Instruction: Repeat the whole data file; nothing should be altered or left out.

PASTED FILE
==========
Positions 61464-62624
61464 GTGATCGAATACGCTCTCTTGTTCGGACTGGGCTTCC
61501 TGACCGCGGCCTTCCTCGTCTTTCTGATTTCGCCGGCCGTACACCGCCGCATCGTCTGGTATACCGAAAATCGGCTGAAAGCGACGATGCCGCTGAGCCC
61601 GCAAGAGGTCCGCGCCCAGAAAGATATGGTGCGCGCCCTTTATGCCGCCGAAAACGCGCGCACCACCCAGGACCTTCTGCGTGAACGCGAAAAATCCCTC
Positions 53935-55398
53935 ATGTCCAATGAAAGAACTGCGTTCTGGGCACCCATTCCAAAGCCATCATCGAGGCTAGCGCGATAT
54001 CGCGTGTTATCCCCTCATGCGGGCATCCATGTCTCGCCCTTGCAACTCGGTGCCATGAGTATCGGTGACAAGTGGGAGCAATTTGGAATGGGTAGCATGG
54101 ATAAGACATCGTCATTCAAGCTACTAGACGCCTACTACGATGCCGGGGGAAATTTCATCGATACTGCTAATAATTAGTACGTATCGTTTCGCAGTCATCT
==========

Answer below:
Positions 61464-62624
61464 GTGATCGAATACGCTCTCTTGTTCGGACTGGGCTTCC
61501 TGACCGCGGCCTTCCTCGTCTTTCTGATTTCGCCGGCCGTACACCGCCGCATCGTCTGGTATACCGAAAATCGGCTGAAAGCGACGATGCCGCTGAGCCC
61601 GCAAGAGGTCCGCGCCCAGAAAGATATGGTGCGCGCCCTTTATGCCGCCGAAAACGCGCGCACCACCCAGGACCTTCTGCGTGAACGCGAAAAATCCCTC
Positions 53935-55398
53935 ATGTCCAATGAAAGAACTGCGTTCTGGGCACCCATTCCAAAGCCATCATCGAGGCTAGCGCGATAT
54001 CGCGTGTTATCCCCTCATGCGGGCATCCATGTCTCGCCCTTGCAACTCGGTGCCATGAGTATCGGTGACAAGTGGGAGCAATTTGGAATGGGTAGCATGG
54101 ATAAGACATCGTCATTCAAGCTACTAGACGCCTACTACGATGCCGGGGGAAATTTCATCGATACTGCTAATAATTAGTACGTATCGTTTCGCAGTCATCT